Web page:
Quality multi-light setups can be quite expensive, yet without them it can be challenging to get the highlights and fill we’re looking for in a quality studio shot. In the video below, photographer Pyre Jirsa demonstrates how to get a great the multi-light look with just a few light modifiers and an on-camera flash:
The main gist of Jirsa’s technique is the bounce flash—bouncing a single flash into a modifier (or three) to light up the subject from multiple directions. You can control the brightness of your modifiers by using different colors—silver for brighter and white for softer and less bright. You can even balance out the overall brightness by combining a softer (white) primary reflector with a brighter (silver) secondary.
In the image below, the light from coming from the viewer’s left side is almost exclusively from the primary modifier (a silver reflector). That same light shows up on the the model’s left as a softer fill light. Its source is both the V-flat and another silver reflector (both secondary modifiers). The end result looks like there are 2–3 different light sources, when all that’s there is a flash bouncing from modifier to modifier.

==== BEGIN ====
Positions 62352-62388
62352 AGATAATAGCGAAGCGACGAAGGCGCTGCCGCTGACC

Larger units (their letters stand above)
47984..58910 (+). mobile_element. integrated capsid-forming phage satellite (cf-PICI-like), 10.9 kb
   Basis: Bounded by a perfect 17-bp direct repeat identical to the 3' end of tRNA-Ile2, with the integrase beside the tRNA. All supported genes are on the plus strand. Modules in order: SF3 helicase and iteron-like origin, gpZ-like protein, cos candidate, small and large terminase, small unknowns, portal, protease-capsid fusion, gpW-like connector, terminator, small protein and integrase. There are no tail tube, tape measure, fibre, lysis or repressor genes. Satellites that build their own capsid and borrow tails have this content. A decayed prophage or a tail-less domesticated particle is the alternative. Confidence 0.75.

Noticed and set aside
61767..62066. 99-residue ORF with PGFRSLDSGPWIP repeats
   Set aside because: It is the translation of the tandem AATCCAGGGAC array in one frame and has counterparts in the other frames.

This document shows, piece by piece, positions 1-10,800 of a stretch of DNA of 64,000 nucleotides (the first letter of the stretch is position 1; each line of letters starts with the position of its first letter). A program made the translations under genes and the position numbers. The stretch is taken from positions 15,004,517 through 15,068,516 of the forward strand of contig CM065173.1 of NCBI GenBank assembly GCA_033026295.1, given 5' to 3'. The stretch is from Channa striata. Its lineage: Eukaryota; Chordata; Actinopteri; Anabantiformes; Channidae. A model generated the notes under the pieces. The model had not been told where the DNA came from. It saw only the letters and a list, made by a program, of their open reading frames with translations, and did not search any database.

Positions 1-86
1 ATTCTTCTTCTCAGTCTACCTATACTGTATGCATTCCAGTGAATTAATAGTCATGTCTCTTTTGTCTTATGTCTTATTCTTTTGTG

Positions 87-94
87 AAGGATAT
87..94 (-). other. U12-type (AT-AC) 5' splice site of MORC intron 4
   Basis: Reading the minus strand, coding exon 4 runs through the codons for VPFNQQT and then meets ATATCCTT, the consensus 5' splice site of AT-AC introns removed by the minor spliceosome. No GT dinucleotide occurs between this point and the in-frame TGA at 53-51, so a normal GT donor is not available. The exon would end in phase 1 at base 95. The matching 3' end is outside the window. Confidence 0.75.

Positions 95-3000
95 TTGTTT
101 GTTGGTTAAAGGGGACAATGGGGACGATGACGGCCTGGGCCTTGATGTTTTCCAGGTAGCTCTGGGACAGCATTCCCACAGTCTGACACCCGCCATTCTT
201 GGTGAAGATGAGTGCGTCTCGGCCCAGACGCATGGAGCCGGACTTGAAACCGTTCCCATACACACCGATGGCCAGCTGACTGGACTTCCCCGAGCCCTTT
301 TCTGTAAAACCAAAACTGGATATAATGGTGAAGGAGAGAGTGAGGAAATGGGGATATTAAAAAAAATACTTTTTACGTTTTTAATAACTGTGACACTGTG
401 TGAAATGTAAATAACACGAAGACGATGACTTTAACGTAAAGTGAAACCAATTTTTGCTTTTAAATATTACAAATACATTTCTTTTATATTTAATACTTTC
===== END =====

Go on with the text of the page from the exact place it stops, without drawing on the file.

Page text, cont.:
A few things to keep in mind while trying this method
- Only use this method in the studio. The reflectors are much harder to control outdoors.
- Make sure to control your light (via grids, snoots, or gobos) so that you don’t have any spill.
- Consider adding a focus assist to your flash, as it’s best to use this method in a dark environment.
- If you’re not lighting the face of your subject, don’t bring the eyes to the camera. Have them look away. This will avoid bringing the viewer’s focus there.
- When choosing where to cast fill light, look to create good shadows as well as good light. It’s the dance between the shadows and the highlights that make for an interesting photo.
- Camera: Canon Mark II
- Lens: 24–70mm f/2.8
- Grid/Snoot/Gel Options: Vello Grid ($20), XP Portflex Snoot ($10), CTO Gel Sheet (DIY $10), MagMod Grid + Gels ($80)
- Reflector Options: Westcott 40” 5-in-1 ($40), Fotodiox 40×60” 5-in-1 ($40), Fotodiox 48×72” 5-in-1 ($60)
Have you ever tried bouncing a flash off of more than one modifier? If so, did you get results as good as these? Tell us your story.
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